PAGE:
Although FMCSA provides direction in many aspects of the SPHRR, it offers minimal instructions on how to use the information you receive. Only one category of data requires action on your part: DOT drug and alcohol testing.  - Photo: Pexels

Although FMCSA provides direction in many aspects of the SPHRR, it offers minimal instructions on how to use the information you receive. Only one category of data requires action on your part: DOT drug and alcohol testing. 

Photo: Pexels

The safety performance history records request (SPHRR) offers a glimpse into an applicant’s possible unsafe behaviors while at another motor carrier. Although it has been a part of the new hire process for more than 15 years, it still generates several questions from safety professionals.

1. Which Drivers Are Subject to the Inquiry?

The SPHRR applies to drivers operating a commercial motor vehicle (CMV) in interstate commerce that:

  • Weighs or has a weight rating of 10,001 pounds or more, whichever is greater, including attached trailers; 
  • Is designed to transport more than eight passengers including the driver for compensation; 
  • Is designed to transport more than 16 passengers including the driver, regardless of compensation; or, 
  • Is transporting placardable quantities of hazardous materials. 

2. What Questions do we Ask?

The SPHRR tackles three categories of information:

  • General employment verification. The topics are up to the discretion of the motor carrier, but typically include dates of employment, job description, miles traveled, and vehicles operated. The request also verifies the person’s identity through a driver’s license or social security number.
  • Department of Transportation (DOT) crashes within the past three years. Events involving the driver that appear on the accident register must be shared with new employers. Former employers may provide minor incidents that do not qualify as DOT accidents but are tracked.
  • DOT drug and alcohol history. Former employers must answer questions about DOT violations occurring within the past three years and/or completed steps in the return-to-duty process. 

The drug and alcohol history questions will be removed as of Jan. 6, 2023, when the Commercial Driver’s License Drug and Alcohol Clearinghouse is the sole means of learning of Part 382 testing violations. The other elements of the SPHRR will remain intact.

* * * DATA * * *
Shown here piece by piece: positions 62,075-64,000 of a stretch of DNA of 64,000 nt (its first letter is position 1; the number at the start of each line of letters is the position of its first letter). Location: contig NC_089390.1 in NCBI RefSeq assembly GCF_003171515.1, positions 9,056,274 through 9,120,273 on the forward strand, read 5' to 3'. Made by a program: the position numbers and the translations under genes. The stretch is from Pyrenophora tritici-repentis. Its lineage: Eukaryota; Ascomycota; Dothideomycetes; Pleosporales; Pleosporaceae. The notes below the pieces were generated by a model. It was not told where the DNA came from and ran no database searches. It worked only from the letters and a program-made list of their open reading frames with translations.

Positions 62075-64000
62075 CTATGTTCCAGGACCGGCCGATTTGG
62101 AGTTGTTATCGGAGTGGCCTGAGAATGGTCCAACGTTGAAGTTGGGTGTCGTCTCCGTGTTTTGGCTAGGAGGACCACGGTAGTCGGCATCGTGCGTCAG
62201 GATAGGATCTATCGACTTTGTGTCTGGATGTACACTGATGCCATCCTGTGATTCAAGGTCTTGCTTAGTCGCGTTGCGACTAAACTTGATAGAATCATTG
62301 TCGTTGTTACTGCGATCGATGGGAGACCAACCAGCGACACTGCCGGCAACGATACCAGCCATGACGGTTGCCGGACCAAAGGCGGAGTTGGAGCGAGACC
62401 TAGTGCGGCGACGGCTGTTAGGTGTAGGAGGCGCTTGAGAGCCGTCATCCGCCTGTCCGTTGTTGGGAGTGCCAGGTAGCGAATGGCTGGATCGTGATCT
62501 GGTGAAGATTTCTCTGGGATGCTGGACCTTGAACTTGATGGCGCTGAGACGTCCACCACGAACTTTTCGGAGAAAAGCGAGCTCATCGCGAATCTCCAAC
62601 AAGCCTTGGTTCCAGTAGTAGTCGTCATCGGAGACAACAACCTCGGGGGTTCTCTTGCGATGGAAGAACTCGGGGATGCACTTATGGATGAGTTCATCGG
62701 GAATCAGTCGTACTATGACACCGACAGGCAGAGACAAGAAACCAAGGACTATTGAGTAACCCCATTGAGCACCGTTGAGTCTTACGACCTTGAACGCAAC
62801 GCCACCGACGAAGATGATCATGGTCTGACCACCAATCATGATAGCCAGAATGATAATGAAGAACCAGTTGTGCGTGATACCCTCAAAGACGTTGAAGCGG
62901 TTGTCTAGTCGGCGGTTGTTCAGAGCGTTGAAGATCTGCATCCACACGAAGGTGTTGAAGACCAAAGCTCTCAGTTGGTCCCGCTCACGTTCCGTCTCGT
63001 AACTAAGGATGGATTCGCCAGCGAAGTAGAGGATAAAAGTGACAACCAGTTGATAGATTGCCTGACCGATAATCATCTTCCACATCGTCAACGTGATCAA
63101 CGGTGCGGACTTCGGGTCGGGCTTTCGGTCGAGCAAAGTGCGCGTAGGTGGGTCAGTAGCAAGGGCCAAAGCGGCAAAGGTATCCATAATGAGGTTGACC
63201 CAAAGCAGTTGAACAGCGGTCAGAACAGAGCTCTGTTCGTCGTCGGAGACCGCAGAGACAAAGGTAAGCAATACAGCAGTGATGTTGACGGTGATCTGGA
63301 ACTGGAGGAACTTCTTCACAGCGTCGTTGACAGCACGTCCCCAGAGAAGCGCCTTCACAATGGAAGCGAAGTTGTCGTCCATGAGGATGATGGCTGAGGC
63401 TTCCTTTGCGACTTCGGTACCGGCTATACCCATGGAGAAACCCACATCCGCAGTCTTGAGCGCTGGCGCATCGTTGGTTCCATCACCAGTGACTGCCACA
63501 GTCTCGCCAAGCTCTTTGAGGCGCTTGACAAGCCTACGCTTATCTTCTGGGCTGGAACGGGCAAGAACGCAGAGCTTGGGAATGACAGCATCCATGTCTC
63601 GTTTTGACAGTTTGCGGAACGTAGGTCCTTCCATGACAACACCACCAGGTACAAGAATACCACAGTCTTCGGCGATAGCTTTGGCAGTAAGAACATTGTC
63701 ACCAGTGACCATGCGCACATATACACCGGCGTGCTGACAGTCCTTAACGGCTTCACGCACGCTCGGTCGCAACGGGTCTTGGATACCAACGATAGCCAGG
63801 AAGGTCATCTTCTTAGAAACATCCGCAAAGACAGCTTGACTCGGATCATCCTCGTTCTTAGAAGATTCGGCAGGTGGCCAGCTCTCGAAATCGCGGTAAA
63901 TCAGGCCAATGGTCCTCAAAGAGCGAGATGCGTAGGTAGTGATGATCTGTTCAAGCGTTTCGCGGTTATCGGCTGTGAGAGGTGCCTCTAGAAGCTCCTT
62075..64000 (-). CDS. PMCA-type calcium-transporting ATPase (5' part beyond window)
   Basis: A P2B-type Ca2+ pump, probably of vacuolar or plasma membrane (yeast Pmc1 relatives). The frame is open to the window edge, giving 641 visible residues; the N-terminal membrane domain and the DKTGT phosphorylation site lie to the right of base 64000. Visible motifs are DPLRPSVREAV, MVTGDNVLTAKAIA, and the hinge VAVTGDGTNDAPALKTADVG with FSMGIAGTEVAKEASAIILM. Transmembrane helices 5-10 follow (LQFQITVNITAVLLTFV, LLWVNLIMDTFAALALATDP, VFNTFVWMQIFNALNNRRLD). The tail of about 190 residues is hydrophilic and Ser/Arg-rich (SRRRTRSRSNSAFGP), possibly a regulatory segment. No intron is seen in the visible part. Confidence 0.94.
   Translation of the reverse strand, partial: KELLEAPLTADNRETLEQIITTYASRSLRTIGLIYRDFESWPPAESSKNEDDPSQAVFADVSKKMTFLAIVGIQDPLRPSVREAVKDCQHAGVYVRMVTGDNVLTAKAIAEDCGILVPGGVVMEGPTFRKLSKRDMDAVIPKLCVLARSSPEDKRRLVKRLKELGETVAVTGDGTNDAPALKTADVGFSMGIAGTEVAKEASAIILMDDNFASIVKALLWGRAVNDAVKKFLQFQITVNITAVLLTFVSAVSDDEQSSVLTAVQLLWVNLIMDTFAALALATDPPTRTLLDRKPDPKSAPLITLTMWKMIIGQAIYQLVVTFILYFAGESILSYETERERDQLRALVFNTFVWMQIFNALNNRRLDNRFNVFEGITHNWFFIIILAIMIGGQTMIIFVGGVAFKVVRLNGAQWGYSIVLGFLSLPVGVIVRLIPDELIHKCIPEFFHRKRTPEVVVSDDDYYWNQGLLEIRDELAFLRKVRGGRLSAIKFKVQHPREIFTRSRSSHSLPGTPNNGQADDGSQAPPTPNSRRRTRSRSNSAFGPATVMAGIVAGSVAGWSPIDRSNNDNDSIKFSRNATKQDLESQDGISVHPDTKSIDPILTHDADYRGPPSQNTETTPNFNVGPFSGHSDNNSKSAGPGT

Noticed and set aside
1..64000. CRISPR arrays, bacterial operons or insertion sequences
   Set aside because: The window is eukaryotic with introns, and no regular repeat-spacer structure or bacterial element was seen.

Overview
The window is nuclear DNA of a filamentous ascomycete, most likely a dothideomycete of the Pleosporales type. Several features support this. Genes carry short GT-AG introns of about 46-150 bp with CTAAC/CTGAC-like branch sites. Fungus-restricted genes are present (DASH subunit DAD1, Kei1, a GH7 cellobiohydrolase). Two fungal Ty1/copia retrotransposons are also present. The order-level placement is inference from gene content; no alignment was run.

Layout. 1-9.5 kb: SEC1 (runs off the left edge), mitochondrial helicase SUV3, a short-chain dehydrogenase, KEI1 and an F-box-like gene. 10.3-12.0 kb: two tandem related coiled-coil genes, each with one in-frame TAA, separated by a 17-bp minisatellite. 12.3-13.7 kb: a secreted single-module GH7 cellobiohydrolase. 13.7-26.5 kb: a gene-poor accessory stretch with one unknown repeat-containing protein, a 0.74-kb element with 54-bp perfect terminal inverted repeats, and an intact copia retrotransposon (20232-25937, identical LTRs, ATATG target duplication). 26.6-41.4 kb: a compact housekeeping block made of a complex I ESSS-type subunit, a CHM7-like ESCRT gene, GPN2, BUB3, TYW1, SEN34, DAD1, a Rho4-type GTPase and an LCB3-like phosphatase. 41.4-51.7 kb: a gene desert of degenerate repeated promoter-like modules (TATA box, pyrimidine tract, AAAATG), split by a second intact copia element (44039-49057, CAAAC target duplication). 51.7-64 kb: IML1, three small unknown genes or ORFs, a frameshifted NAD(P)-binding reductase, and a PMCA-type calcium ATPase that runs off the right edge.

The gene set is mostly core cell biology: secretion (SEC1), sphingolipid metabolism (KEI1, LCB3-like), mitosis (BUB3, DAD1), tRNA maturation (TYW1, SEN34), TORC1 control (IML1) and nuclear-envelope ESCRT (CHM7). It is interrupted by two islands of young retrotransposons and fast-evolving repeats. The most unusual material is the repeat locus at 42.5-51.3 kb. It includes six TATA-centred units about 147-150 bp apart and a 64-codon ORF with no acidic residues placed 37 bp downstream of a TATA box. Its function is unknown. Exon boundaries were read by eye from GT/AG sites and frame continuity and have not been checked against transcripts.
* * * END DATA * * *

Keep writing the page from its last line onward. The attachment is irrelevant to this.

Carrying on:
3. Who Do We Contact?

The query is sent to all former DOT-regulated employers within the past three years, including any current employer. If the former employer is subject to the Federal Motor Carrier Safety Regulations, it is recommended that you send the investigation regardless of position.

An applicant may have had a different job title (e.g., mechanic, dispatcher) but operated a CMV from time to time, making him or her a driver. The SPHRR is not sent to non-regulated employers. The questions posed are not relevant, nor would they make sense to them.

4. How Soon Must we Request the SPHRR?

Within 30 days of hire, the new employer must have either a returned query or more than one documented attempt to obtain. The SPHRRs or documented attempts are kept for the duration of employment plus three years. 

5. What if No One Responds?

A former DOT-regulated employer must respond within 30 days of receiving your request. The former employer or its agent can charge a fee to assemble the information — but cannot withhold it pending payment. 

If the former employer fails to respond, the new employer may (but is not required to) report it to the Federal Motor Carrier Safety Administration (FMCSA) through the agency’s complaint website. FMCSA takes it from there if it wishes to investigate. 

One Final Thought

Although FMCSA provides direction in many aspects of the SPHRR, it offers minimal instructions on how to use the information you receive. Only one category of data requires action on your part: DOT drug and alcohol testing. 

If you learn of an unresolved drug and alcohol violation, you cannot use the driver in a safety-sensitive function until you receive documentation of completed return-to-duty steps. If steps remain, you are required to continue with them.  

All other information you learn from the investigation would be compared against your company policy and could be used in the hiring decision.

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